Florida’s First District Appellate Court has just ruled that only the state’s public school districts have the right to approve and oversee charter schools, striking down a 2006 law that had created an alternative state-level charter authorization body. Districts typically – and correctly – see charters as competitors for scarce public funding, and this ruling will allow them to once again protect their monopoly position by stifling the competition (the very problem the 2006 law was meant to address).
School choice advocates often blame biased or misguided courts for such unfortunate decisions. This time, the blame lies elsewhere: in Florida’s constitution. Unlike most state constitutions, which leave legislators considerable freedom in the area of education policy, Florida’s spells out how its public school system must be organized, run, and funded. Among its many stipulations is that each school board ”shall operate, control and supervise all free public schools within the school district.” Florida districts clearly have an absolute monopoly on how public school dollars are spent.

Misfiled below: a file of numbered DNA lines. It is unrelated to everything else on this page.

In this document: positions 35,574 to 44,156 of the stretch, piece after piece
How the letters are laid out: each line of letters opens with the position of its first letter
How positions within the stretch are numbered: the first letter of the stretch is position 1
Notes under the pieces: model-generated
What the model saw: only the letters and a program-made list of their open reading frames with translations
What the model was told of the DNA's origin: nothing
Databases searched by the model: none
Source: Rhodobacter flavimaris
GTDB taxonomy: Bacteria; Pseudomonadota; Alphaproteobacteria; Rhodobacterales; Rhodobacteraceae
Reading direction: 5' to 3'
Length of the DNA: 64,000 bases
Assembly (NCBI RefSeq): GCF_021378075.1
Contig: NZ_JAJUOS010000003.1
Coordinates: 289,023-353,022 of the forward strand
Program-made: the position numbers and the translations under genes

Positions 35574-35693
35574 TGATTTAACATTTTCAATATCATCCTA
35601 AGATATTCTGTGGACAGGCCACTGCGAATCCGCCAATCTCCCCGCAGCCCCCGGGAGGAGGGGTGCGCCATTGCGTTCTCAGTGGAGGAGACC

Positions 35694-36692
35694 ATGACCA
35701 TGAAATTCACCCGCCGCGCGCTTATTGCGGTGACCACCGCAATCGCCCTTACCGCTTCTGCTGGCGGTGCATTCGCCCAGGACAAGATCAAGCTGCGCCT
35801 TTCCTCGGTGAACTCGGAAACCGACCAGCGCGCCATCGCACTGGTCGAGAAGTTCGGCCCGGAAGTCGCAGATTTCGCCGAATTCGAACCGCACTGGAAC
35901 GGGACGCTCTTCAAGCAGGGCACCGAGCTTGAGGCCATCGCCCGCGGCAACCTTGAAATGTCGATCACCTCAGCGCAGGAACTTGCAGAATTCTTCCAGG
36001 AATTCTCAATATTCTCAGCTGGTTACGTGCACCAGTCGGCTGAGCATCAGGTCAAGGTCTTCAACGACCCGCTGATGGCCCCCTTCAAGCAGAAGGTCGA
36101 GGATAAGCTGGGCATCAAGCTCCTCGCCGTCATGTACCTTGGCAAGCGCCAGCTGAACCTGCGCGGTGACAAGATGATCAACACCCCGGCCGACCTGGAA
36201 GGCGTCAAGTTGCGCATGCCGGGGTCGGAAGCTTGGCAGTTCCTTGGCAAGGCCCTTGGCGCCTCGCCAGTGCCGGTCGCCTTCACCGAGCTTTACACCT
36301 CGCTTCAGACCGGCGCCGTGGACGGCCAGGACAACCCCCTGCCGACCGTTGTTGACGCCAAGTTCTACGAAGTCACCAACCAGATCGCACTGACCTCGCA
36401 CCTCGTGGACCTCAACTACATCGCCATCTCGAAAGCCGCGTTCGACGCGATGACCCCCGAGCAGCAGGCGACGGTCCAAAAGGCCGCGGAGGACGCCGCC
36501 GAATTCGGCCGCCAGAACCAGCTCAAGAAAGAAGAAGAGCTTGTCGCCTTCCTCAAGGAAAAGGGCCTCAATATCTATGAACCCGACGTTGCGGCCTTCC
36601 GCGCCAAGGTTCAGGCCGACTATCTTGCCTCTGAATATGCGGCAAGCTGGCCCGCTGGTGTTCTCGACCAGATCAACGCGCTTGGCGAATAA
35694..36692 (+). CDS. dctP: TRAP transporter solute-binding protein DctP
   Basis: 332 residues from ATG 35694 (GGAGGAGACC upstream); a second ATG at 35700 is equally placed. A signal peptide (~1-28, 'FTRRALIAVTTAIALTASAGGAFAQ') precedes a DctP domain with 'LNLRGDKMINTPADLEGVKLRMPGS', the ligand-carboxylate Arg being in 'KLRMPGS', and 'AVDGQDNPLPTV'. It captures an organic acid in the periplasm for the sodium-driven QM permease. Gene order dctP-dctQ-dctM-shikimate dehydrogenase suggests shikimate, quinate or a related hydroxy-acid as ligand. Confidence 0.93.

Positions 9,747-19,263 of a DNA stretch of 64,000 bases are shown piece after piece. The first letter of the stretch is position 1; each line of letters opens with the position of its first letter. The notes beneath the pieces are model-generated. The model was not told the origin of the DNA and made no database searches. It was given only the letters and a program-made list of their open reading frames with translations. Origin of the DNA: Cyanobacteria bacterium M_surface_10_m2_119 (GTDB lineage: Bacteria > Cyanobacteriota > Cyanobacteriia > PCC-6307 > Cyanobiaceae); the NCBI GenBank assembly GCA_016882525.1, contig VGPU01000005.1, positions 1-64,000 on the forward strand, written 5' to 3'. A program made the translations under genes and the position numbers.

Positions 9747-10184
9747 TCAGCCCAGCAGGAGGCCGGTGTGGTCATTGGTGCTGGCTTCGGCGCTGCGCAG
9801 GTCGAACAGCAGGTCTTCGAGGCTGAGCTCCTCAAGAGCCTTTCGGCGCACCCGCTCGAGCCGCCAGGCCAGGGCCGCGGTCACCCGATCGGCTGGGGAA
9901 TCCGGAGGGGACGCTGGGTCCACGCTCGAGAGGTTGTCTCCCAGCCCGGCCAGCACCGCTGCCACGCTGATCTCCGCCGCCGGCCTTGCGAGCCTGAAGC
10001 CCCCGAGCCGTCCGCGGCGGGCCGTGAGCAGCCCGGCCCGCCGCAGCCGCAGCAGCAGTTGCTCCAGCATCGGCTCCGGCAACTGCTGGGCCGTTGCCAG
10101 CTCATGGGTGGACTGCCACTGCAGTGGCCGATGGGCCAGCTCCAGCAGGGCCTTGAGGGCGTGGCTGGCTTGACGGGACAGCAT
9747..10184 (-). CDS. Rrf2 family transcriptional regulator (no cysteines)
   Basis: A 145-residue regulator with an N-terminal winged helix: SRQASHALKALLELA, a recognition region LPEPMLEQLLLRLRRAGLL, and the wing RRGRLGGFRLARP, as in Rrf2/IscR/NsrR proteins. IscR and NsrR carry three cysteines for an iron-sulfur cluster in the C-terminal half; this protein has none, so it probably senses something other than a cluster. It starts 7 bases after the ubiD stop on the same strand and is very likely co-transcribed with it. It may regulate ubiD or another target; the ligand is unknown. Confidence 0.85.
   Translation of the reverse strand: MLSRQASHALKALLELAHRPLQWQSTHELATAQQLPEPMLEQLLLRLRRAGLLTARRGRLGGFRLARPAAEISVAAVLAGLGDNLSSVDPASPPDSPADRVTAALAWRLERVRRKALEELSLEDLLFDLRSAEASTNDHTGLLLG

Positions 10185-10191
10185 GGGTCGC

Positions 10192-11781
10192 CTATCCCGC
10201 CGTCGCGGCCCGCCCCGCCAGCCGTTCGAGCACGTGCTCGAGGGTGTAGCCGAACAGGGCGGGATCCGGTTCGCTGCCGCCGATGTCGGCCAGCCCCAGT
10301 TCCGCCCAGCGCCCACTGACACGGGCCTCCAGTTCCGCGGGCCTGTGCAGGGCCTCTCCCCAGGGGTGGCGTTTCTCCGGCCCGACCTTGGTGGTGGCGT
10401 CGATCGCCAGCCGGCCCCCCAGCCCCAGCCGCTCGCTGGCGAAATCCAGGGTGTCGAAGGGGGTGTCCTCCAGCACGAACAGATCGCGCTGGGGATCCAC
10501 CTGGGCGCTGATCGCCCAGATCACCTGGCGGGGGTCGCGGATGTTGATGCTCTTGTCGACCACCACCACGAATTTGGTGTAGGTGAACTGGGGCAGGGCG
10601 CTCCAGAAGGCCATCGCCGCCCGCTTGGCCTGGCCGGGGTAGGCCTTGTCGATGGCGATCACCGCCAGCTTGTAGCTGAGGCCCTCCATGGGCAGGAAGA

Monopolies aren’t exactly famous for innovation or responsiveness to their customers. So Floridians who want greater freedom and diversity in education will have to demand a constitutional amendment to that effect. Until they do, their elected representatives will remain helpless to provide them with meaningful alternatives to their assigned district schools.